The Canadian Privacy Law Blog: Developments in privacy law and writings of a Canadian privacy lawyer, containing information related to the Personal Information Protection and Electronic Documents Act (aka PIPEDA) and other Canadian and international laws.
The author of this blog, David T.S. Fraser, is a Canadian privacy lawyer who practices with the firm of McInnes Cooper. He is the author of the Physicians' Privacy Manual. He has a national and international practice advising corporations and individuals on matters related to Canadian privacy laws.
For full contact information and a brief bio, please see David's profile.
The views expressed herein are solely the author's and should not be attributed to his employer or clients. Any postings on legal issues are provided as a public service, and do not constitute solicitation or provision of legal advice. The author makes no claims, promises or guarantees about the accuracy, completeness, or adequacy of the information contained herein or linked to. Nothing herein should be used as a substitute for the advice of competent counsel.
This web site is presented for informational purposes only. These materials do not constitute legal advice and do not create a solicitor-client relationship between you and David T.S. Fraser. If you are seeking specific advice related to Canadian privacy law or PIPEDA, contact the author, David T.S. Fraser.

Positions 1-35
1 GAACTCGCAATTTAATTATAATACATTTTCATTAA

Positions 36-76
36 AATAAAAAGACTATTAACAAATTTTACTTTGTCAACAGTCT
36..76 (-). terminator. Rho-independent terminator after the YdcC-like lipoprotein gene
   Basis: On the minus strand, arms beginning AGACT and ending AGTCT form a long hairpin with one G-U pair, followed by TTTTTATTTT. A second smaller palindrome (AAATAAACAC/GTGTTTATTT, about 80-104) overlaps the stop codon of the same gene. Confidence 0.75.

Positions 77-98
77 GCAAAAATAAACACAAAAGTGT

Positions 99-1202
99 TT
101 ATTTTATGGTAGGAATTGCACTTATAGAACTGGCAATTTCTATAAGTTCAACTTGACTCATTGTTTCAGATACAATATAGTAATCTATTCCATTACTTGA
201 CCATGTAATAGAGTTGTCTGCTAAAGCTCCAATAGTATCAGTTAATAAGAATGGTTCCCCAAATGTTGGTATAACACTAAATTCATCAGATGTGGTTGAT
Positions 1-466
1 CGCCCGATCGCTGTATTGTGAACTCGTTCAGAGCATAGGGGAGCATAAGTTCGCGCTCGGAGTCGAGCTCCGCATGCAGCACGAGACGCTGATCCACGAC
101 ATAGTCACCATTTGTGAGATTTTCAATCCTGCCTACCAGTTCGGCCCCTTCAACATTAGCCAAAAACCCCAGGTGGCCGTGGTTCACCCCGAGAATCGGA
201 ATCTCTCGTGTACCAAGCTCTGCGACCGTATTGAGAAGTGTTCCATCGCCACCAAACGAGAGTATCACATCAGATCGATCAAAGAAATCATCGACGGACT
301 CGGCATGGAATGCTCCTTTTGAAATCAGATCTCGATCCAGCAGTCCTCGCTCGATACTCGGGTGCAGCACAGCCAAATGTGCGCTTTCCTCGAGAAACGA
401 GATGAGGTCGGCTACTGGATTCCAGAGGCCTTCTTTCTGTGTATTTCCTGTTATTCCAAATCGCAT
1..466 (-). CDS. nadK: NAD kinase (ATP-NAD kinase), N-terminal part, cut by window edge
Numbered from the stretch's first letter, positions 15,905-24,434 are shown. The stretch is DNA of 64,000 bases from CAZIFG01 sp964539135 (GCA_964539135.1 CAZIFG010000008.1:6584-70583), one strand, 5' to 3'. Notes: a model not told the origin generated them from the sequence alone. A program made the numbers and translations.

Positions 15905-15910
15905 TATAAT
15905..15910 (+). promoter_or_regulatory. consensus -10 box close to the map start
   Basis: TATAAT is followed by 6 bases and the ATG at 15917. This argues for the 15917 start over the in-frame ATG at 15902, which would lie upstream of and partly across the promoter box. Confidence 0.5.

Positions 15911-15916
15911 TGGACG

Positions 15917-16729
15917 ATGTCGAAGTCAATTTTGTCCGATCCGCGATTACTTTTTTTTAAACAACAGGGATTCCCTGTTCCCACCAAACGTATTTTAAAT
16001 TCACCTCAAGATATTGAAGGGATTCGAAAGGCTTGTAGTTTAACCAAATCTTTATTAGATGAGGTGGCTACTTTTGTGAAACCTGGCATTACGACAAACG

Monday, June 20, 2005
According to the New York Times, the company at the centre of the latest privacy scandal, Cardsystems, wasn't supposed to be keeping the information that was compromised. And, to compound issues, the information was not encrypted.
I've mentioned in a previous post that the card issuers may be unfairly tarred in this whole incident. The media are starting to place the blame on the third party processors, though the headlines scream out "MASTERCARD!". The electronic payments system relies upon third party processors, otherwise you would have seven terminals at each point of sale, which would be unworkable.
The NYTimes article refers to an audit, which the company passed. Perhaps the auditors need to be asked some questions.
See the NYTimes article: Lost Credit Data Improperly Kept, Company Admits - New York Times.
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